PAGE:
I’m dedicating this book to the memory of one of the world’s funniest people, Gene Wilder. It just seems right.
It happened many years ago when I was young and at school. We were poor, the other students were poor and even the teachers were poor. We would all walk to school in the rain and the bitter cold.
No matter how poor we were, Mom would send me off to school each morning with four squares of chocolate as a special treat. I can still recall exactly how they tasted. I would treasure each and every one.
You can imagine how surprised I was when one morning, one of my chocolate squares went missing. Had I eaten it without even noticing? But the next day another one was gone. And the day after that as well.
In the playground, I heard Sue complain that someone was taking chocolate biscuits from her lunch box. Soon everyone chimed in. There was a chocolate thief in our class! We would have suspected Billy, of course. Billy was the only boy in class who everyone hated. He was crazy about chocolate, but he was in the hospital with pneumonia. So who could it be?
There was a tree in the playground that afforded a perfect view of our classroom. We climbed the branches during recess to catch the culprit. It didn’t take long.
Ms. Willowby? Our teacher? How could it be? But sure enough, there she was, going through the lunch pails and lunch bags and taking out chocolates and biscuits, which she carefully stored away in a drawer in her desk. We saw her with our very own eyes!
Mr. Spouch, the school principal was shocked when we ran to tell him. Of course, he didn’t believe us at first. But when he asked Ms. Willowby to open the teacher’s drawer, the evidence was there for all to see. Including one of my chocolate squares!!
We never saw her again. Last week, I ran into Billy at our school reunion. I asked him whether he still liked chocolate.
“Of course,” he said. “I will never forget that wonderful teacher, Ms. Willowby. Remember when a bunch of kids from class threw my sweater in the ditch, and I got sick with pneumonia and almost died? Every evening she would come visit me in hospital with a bag of chocolates that the class had sent me. Her kindness helped bring me back to life. I still wonder why she left the school without ever saying a word. “
One week after Mr. Willowby was fired, the principal received this letter:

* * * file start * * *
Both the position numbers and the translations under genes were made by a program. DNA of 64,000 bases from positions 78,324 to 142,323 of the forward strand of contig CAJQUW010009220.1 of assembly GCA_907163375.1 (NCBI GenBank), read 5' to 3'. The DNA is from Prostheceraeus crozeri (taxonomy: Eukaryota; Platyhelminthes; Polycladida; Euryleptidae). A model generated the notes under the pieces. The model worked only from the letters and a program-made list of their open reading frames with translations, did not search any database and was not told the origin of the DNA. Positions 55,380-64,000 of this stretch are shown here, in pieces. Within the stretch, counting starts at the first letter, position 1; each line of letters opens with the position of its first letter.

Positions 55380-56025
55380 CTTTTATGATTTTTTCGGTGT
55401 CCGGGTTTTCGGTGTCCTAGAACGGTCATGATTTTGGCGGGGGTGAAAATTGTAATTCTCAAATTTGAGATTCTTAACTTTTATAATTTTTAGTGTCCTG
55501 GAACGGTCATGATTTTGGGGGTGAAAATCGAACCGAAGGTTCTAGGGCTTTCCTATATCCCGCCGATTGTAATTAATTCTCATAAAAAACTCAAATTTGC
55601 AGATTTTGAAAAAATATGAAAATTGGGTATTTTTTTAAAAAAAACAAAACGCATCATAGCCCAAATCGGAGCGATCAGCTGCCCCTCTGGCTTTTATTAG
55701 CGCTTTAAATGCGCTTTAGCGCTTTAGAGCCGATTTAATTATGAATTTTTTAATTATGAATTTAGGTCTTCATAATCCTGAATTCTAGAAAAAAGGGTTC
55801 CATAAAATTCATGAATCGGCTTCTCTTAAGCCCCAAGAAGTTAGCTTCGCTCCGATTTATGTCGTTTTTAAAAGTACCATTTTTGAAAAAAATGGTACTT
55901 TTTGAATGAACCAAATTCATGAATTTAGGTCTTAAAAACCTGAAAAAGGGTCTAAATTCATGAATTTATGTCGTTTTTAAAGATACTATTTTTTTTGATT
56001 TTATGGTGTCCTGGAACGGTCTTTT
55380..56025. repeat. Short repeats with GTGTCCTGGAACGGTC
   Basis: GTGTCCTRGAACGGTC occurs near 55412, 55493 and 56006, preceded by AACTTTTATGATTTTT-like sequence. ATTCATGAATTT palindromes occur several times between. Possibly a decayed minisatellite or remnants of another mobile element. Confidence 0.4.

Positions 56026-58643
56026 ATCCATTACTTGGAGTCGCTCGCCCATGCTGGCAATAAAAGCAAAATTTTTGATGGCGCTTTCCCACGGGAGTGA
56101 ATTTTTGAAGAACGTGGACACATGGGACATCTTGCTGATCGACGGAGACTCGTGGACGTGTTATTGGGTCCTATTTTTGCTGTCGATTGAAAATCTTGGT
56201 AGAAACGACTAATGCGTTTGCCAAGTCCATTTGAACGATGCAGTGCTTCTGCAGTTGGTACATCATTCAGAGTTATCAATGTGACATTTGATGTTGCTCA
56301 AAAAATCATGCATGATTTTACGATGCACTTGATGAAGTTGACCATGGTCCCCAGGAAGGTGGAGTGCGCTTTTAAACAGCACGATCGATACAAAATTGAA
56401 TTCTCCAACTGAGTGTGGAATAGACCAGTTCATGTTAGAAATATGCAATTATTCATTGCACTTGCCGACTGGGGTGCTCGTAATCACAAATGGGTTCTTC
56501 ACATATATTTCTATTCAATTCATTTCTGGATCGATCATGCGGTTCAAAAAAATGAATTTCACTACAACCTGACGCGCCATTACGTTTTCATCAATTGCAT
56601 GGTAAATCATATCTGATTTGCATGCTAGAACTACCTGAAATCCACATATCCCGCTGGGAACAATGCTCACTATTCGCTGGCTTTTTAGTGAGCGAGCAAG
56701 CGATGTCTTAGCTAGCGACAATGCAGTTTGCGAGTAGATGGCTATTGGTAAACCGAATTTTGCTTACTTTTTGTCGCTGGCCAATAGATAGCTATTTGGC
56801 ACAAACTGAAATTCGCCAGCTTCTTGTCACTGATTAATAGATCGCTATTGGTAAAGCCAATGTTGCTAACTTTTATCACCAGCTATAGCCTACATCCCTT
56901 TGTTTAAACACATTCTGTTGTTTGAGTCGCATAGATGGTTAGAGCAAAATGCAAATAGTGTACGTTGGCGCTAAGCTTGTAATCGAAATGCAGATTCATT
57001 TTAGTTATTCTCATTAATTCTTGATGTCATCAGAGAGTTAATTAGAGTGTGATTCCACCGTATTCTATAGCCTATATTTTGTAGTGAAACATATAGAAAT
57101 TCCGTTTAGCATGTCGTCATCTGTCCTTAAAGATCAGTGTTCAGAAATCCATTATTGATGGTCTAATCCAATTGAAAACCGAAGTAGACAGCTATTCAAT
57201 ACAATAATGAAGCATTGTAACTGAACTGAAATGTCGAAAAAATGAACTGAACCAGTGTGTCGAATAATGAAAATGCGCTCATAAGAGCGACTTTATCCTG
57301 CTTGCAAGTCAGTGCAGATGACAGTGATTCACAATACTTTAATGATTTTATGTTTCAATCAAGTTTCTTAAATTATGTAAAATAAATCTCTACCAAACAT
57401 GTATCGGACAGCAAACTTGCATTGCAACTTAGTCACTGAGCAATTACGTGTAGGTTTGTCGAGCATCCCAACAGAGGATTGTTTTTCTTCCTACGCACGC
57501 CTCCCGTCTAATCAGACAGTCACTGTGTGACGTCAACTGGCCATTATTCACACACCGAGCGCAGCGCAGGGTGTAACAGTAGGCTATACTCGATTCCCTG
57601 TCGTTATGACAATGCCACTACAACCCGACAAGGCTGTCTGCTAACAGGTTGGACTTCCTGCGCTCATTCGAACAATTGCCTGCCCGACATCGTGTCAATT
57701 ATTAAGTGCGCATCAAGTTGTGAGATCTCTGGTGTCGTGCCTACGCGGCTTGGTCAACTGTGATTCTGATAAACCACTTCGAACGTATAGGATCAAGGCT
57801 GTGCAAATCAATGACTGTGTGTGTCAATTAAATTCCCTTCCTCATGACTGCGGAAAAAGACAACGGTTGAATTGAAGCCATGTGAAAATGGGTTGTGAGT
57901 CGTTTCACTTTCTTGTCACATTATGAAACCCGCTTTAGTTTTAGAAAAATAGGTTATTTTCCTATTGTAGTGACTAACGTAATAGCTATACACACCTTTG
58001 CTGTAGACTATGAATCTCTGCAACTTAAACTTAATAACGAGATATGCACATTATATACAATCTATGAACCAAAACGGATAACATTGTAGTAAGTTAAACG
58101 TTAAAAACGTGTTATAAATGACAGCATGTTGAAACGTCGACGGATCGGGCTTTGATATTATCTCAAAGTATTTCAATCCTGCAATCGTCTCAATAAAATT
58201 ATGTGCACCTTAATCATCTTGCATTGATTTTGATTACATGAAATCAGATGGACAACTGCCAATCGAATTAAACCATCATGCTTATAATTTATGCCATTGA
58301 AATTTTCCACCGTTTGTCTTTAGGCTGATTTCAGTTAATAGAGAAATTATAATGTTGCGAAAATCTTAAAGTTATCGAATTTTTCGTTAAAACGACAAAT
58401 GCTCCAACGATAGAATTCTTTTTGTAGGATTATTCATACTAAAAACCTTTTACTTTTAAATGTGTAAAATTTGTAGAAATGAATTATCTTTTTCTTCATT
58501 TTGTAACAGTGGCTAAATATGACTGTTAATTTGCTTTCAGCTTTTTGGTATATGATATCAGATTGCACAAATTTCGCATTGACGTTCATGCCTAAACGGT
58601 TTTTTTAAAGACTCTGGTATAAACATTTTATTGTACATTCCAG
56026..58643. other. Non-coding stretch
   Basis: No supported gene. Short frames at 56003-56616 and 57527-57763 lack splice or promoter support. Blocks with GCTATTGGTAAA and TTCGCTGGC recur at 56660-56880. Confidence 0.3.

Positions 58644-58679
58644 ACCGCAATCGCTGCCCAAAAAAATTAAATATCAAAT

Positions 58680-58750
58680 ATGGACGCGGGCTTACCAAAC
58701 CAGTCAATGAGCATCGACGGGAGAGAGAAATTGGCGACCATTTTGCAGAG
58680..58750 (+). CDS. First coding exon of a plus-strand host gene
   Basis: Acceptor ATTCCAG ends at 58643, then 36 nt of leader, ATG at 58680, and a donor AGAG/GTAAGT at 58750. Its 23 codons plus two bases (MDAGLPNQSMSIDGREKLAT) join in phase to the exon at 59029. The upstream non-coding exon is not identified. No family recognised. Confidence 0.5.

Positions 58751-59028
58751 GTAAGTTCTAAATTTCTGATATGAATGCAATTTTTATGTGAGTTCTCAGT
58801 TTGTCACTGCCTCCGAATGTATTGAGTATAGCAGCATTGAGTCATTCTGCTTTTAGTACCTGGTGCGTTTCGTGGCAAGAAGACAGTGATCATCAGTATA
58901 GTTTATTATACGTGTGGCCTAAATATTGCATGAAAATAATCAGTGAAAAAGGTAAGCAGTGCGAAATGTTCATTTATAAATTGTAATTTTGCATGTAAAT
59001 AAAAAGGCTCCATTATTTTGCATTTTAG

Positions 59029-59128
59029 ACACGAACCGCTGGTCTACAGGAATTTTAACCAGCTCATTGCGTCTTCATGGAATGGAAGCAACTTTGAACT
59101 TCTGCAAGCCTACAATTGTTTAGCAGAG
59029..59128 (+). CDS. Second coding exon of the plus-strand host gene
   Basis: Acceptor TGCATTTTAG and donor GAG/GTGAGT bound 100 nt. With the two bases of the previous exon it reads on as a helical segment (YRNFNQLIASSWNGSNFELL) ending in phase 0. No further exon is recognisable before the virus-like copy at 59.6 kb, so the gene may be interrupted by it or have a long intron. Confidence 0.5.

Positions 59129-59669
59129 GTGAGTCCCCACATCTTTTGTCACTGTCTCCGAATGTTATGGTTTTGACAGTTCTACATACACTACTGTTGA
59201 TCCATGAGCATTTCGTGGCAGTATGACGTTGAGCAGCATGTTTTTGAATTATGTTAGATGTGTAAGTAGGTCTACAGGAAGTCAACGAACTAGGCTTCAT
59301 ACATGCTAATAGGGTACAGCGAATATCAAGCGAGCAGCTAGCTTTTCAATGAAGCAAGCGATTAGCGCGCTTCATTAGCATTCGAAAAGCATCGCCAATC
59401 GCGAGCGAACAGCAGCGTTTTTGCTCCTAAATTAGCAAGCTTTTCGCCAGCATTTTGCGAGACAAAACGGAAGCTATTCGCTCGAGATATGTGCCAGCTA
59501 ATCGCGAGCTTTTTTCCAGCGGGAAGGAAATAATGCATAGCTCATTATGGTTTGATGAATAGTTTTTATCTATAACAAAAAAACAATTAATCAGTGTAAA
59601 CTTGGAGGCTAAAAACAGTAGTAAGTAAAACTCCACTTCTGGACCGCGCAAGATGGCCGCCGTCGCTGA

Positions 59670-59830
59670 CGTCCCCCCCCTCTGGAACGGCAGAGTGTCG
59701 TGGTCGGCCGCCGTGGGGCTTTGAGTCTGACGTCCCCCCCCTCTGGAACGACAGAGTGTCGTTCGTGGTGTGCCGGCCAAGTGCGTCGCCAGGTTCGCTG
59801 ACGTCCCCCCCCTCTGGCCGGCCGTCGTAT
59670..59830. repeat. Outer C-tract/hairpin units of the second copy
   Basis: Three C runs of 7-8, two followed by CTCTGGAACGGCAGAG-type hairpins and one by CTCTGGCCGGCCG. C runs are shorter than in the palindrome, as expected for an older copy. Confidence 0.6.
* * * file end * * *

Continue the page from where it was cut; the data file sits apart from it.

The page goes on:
Dear Mr. Spouch, Principal
I am writing you this letter of apology. Yes, I did take the chocolates out of the boxes of the pupils in my class. Yes, I did bring them to Billy in the hospital every evening with a letter from the class which I invented.
I understand that Billy has fully recovered from his pneumonia and is back at school. I hope that with time he will become a more popular and outgoing student.
What I am about to tell you does not excuse what I have done. Teachers should never steal from their own pupils, no matter how pure their intentions. All I wanted to do was give Billy the feeling that the pupils cared about him and wished him a speedy recovery.
I taught in your school for ten years. You knew me as a single woman, of very limited means, who was punctual, methodical and committed. What you did not know was that for all of these years I cared for my chronically ill son. Until last spring.
The day my son died was the same day that the boys in class pushed Billy into the ditch. You may remember that I asked for leave and was away for a week. When I came back from the funeral of my son, I learned that Billy was in the hospital with pneumonia.
Sometimes I dream that I will be forgiven and invited back to teach in the school. I understand that this is out of the question. I hope that you will have the courage to acknowledge this letter.
I hope that I will have the courage to send it.
(The Chocolate Thief).
Questions for self assessment:
Did Ms. Willowby deserve to get fired?
Do you think that she should have asked the children to donate sweets for Billy? Why didn’t she?
Do you think the students should have confronted the teacher, rather than run straight to the principal?
If you were the person telling the story, how would you feel after Billy told his side of the story?
What do you think happened to the teacher after she left the school?
Do you think the author should have added a sentence at the end? Can you suggest one?
Do you think that, in real life, a teacher could be a thief?